Academic journal article Journal of Leisure Research

Physical Activity Constraints among Latinos: Identifying Clusters and Acculturation Differences

Academic journal article Journal of Leisure Research

Physical Activity Constraints among Latinos: Identifying Clusters and Acculturation Differences

Article excerpt

Understanding leisure-time physical activity among Latinos is a national public health concern. Latinos are currently the largest minority group in the U.S., comprising approximately 16.3% of the total population (Pew Hispanic Center, 2011). Moreover, between 2000 and 2010, the total Latino population grew by 43% and accounted for a large portion of the national growth (Pew Hispanic Center). National studies indicate that Latinos have lower levels of leisure-time physical activity than Caucasians and African-Americans (Marquez, Neighbors, & Bustamente, 2010). Moreover, reports based on the 2005 Behavioral Risk Factor Surveillance System survey showed that Latinos are less likely than Non-Hispanic Whites to meet national recommendations for physical activity (Centers for Disease Control and Prevention, 2007). Specifically, Latino men (41.9%) and women (40.5%) reported lower prevalence of regular daily physical activity than their non-Hispanic White male (52.3%) and female (49.6%) counterparts. These trends are cause for concern given the known and well documented physiological and psychological benefits of regular physical activity (Healthy People 2020, 2011). Reduced risk of cardiovascular diseases, some forms of cancer, non-insulin-dependent diabetes mellitus (type 2 diabetes), osteoporosis, depression, and obesity is associated with regular or routine physical activity (U.S. Department of Health and Human Services, 2000). Low levels of physical activity among Latinos put them at greater risk for these and other chronic diseases.

Despite their low levels of leisure-time physical activity, Latinos reported higher levels of occupational physical activity patterns compared to non-Hispanic Blacks and Whites (Marquez et al., 2010). However, occupational physical activity may not provide the same physical health benefits as leisure-time physical activity (Sofi et al., 2007). Sofi et al. found that higher levels of leisure-time physical activity resulted in lower and more favorable levels of body mass index (BMI), diastolic blood pressure, HDL cholesterol, and triglycerides. However, no associations were found between occupational physical activity and these health risk indicators, suggesting that occupational physical activity and leisure-time physical activity may not yield the same benefits. As a result, Latinos whose physical activity patterns are dominated by occupational requirements may not be getting the physiological and psychological health benefits associated with leisure-time physical activity (Marquez et al., 2011). Therefore, given the immediate and long-term benefits of physical activity participation, understanding constraints to physical activity among Latinos is an important research need (Woodward-Lopez & Flores, 2006).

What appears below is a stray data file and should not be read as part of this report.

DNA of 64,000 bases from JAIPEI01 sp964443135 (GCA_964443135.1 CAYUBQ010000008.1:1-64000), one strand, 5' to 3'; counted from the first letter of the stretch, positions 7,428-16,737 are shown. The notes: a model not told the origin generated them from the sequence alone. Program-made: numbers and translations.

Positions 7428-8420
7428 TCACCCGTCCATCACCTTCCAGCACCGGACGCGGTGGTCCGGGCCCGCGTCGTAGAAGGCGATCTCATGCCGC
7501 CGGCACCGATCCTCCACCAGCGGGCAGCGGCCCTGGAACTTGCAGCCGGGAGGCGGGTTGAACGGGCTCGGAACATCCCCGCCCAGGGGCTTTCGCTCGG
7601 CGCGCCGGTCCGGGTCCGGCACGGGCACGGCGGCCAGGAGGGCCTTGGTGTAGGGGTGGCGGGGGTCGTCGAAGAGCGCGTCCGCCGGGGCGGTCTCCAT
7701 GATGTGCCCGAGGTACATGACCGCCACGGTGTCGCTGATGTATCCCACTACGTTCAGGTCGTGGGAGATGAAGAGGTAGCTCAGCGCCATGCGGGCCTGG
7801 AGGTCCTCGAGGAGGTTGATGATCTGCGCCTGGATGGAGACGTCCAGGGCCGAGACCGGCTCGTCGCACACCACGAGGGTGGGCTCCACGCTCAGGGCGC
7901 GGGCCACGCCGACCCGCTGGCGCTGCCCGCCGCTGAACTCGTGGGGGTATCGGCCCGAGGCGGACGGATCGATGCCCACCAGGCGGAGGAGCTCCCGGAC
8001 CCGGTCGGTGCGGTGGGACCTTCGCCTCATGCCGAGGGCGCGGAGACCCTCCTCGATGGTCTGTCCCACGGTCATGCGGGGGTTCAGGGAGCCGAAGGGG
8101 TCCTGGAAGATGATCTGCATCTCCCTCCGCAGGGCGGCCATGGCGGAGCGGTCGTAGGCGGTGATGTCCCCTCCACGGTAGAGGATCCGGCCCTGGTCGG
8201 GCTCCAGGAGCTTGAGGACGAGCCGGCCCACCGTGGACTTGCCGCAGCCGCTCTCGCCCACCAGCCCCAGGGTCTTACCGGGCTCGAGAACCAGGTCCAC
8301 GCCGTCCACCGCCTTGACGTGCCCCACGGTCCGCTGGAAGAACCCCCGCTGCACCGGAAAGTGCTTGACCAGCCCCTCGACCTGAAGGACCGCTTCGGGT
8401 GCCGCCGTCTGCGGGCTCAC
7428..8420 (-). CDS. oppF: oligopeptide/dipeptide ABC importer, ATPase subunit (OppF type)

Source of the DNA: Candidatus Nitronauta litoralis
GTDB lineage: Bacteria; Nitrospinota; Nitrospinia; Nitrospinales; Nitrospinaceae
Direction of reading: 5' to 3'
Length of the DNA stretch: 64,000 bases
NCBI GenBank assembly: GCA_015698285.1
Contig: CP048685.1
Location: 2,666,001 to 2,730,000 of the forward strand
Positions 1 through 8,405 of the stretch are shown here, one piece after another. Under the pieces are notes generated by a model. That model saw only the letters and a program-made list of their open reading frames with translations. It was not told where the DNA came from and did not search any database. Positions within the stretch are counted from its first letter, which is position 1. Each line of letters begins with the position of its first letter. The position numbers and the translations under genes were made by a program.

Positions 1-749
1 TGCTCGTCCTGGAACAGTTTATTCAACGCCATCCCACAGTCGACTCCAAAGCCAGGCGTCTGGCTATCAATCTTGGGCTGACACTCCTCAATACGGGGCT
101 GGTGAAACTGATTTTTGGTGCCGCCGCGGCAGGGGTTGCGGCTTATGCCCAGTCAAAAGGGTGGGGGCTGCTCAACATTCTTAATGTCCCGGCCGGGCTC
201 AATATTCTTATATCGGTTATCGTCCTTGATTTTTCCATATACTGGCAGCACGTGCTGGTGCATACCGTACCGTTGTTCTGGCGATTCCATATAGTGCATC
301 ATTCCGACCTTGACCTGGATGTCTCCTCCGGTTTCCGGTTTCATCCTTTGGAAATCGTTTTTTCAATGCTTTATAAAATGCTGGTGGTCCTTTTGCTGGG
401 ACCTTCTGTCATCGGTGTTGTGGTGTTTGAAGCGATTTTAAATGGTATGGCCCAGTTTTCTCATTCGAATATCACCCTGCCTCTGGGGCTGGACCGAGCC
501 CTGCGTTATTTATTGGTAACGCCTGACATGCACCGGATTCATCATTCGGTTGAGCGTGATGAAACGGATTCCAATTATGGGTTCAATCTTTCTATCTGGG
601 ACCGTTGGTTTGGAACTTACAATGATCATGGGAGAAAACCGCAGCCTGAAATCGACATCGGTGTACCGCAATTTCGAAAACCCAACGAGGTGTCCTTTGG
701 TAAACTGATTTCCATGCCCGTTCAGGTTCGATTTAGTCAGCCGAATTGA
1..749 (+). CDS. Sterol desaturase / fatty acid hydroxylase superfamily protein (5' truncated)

Leisure constraints research may be particularly useful for understanding physical activity patterns among Latino populations. Over the past two decades, the study of constraints has broadened theoretical perspective on a number of concerns important to leisure scholars, including formation of leisure preferences, actual leisure participation, leisure satisfaction, and constraint negotiation (Jackson & Scott, 1999). A fundamental contribution of constraints research has been to identify specific categories of barriers and inhibitors and how they condition leisure behaviors or experiences (Crawford, Jackson, & Godbey, 1991). Identifying the nature of constraints provided perspective on how leisure service providers can help individuals and groups negotiate constraints (Scott & Mowen, 2010). In particular, constraints research can be used strategically to tailor physical activity programs or environmental interventions according to specific patterns or types of constraints experienced among Latinos.

In this study, we examined patterns of perceived constraints to leisure-time physical activity within a sample of Latinos. Further, we acknowledged that Latinos, like other ethnic minority groups, are not a homogenous population. …

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